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Space-Variant Descriptor Sampling for Action Recognition Based on Saliency and Eye Movements

  • Eleonora Vig
  • Michael Dorr
  • David Cox
Part of the Lecture Notes in Computer Science book series (LNCS, volume 7578)

Abstract

Algorithms using “bag of features”-style video representations currently achieve state-of-the-art performance on action recognition tasks, such as the challenging Hollywood2 benchmark [1,2,3]. These algorithms are based on local spatiotemporal descriptors that can be extracted either sparsely (at interest points) or densely (on regular grids), with dense sampling typically leading to the best performance [1]. Here, we investigate the benefit of space-variant processing of inputs, inspired by attentional mechanisms in the human visual system. We employ saliency-mapping algorithms to find informative regions and descriptors corresponding to these regions are either used exclusively, or are given greater representational weight (additional codebook vectors). This approach is evaluated with three state-of-the-art action recognition algorithms [1,2,3], and using several saliency algorithms. We also use saliency maps derived from human eye movements to probe the limits of the approach. Saliency-based pruning allows up to 70% of descriptors to be discarded, while maintaining high performance on Hollywood2. Meanwhile, pruning of 20-50% (depending on model) can even improve recognition. Further improvements can be obtained by combining representations learned separately on salience-pruned and unpruned descriptor sets. Not surprisingly, using the human eye movement data gives the best mean Average Precision (mAP; 61.9%), providing an upper bound on what is possible with a high-quality saliency map. Even without such external data, the Dense Trajectories model [1] enhanced by automated saliency-based descriptor sampling achieves the best mAP (60.0%) reported on Hollywood2 to date.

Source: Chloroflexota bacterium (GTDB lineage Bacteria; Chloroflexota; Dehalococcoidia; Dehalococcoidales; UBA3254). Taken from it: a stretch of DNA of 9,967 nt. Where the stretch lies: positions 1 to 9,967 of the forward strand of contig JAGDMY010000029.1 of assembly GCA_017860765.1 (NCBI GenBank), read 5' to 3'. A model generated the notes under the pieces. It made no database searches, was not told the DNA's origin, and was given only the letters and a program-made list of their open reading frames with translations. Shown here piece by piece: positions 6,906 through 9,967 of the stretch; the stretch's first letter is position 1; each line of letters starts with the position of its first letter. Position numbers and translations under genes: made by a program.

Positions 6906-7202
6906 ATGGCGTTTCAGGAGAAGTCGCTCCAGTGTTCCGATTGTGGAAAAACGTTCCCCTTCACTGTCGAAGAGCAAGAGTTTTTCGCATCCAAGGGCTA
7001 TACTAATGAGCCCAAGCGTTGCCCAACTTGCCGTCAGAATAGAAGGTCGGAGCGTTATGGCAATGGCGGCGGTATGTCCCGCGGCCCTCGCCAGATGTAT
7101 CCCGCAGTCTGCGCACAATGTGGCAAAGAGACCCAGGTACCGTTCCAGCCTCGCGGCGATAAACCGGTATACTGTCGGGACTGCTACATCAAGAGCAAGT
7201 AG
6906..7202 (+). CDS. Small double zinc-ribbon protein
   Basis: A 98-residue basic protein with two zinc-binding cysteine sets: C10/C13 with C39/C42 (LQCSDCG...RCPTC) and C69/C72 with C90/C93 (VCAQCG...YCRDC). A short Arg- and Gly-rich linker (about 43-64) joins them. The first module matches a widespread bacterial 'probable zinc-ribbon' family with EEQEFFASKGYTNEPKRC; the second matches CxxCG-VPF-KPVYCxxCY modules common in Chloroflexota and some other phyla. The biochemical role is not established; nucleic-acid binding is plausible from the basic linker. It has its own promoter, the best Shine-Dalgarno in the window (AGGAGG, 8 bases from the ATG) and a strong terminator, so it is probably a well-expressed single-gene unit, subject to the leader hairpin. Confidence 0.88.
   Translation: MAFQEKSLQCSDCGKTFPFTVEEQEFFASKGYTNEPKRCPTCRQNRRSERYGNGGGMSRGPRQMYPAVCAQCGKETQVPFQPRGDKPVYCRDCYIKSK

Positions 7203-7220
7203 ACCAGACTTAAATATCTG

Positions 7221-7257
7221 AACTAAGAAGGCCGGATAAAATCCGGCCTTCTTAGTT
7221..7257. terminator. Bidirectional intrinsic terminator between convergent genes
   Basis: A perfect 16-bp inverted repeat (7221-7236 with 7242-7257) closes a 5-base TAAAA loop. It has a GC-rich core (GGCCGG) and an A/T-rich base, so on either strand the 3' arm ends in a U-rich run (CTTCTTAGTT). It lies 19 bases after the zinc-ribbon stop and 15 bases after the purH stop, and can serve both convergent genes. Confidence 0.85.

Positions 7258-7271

Keywords

action recognition saliency maps eye movements bag of features descriptor pruning 

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Copyright information

© Springer-Verlag Berlin Heidelberg 2012

Authors and Affiliations

  • Eleonora Vig
    • 1
  • Michael Dorr
    • 2
  • David Cox
    • 1
  1. 1.The Rowland Institute at HarvardCambridgeUSA
  2. 2.Schepens Eye Research InstituteHarvard Medical SchoolBostonUSA

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